Why Cord Blood Stem Cells?
Cord blood is not the only source of stem cells. Bone marrow, embryos and fetuses all contain types of stem cells, some more potent than others. But, unlike cord blood, all have their downfalls.
Sources of Stem Cells
Stem cells derived from embryos (embryonic stem cells) and fetuses (fetal stem cells) have regularly been in the news due to the controversy surrounding the issue. Yes, these stem cells are very powerful and have the potential to develop into almost any cell in the body, whether it be a brain cell, muscle cell, or blood cell.
However, because of where these stem cells originate, many people are uncomfortable with using them and feel that there are many ethical issues that need to be examined. As a result, use of embryonic stem cells and fetal stem cells is limited. Numerous countries have established or are in the process of placing restrictions on their use both in research and stem cell therapy.
Bone marrow is another source of stem cells and one that has been used in treatment for many years. Although bone marrow is helpful at treating some illnesses, like leukemia, it can be extremely difficult to find a suitable donor. Additionally, the process of bone marrow transplant can be a painful one for both donor and recipient.
Add to this the fact that adult stem cells (those derived from bone marrow) are more likely to have DNA abnormalities caused by normal environmental exposures, not to mention that they have already matured and therefore have fewer possibilities in terms of treatment, you can understand why scientists have looked for something a bit better.
Advantages of Cord Blood Banking
Aside from being easy to collect, cord blood stem cells have a number of other benefits over other sources of stem cells. Unlike fetal and embryonic stem cells, umbilical cord blood cells do not have the same controversy swirling around them.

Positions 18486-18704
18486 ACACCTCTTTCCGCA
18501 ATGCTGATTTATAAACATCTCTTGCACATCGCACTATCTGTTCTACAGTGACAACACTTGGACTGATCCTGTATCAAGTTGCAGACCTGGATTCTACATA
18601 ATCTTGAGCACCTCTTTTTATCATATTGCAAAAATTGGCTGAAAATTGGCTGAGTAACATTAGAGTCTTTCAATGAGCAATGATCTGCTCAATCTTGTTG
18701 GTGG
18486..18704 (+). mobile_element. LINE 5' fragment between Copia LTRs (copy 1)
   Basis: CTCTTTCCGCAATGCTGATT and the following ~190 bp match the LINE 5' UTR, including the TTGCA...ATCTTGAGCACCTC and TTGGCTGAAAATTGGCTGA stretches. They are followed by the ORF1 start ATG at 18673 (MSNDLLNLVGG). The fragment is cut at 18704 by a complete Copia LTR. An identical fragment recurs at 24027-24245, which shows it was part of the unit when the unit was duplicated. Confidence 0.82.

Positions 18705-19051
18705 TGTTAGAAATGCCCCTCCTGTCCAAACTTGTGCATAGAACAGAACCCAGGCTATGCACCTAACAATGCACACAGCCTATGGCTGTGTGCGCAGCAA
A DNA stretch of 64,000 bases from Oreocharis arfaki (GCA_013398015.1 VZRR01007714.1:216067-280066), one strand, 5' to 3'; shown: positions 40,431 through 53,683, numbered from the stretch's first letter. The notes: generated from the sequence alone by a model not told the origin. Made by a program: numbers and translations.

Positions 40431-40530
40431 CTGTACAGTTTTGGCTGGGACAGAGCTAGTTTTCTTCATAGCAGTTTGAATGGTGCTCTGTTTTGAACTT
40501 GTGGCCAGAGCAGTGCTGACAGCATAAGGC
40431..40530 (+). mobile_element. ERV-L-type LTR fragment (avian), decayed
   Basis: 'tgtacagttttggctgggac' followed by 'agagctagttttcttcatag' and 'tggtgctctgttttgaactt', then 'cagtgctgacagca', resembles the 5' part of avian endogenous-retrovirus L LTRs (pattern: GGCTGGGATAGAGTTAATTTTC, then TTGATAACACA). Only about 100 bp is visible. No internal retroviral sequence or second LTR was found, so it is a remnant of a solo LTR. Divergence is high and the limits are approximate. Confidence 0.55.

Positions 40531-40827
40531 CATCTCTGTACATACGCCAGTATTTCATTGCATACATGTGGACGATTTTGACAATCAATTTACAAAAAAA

Stem cells from the umbilical cord can be ethically collected and stored without any threat to you or your baby. Yet, these stem cells have almost as much ability to develop into other cells as do embryonic and fetal stem cells.
Compared to bone marrow, cord blood contains almost 10 times as many blood-producing cells, so less is needed for a successful transplant. Transplant recipients are less likely to reject a cord blood stem cell transplant than a bone marrow transplant.
Additionally, a cord blood stem cell match can be made on fewer criteria than with a bone marrow transplant, which means finding a life saving match is easier when using cord blood stem cells.
Too Good to be True?
While cord blood stem cells certainly have many benefits, can they really be the perfect cure? One of the biggest issues with stem cells from cord blood is the fact that one umbilical cord generally contains enough stem cells to treat a child or a small adult.
Previously, average-sized or larger adults were not thought to be able to benefit from this type of treatment. However, a handful of stem cell transplants have taken place over the last few years using umbilical cord stem cells from two different donors with positive results. This is encouraging news that shows just how adaptable cord blood cells are.
Another issue for many parents is deciding on the right type of cord blood banks for them. Some do not like the idea of their stem cells going to research while others want to know that their stem cells will be there when and if the time ever comes that they need them. Unfortunately, in this situation, there is no one right answer for everyone.
If you are pregnant and would like to bank your child's cord blood, then discuss with your partner which cord blood services are best for you. Whether you decide to go with donating cord blood or storing it in a private bank, know that your choice will help save someone's life.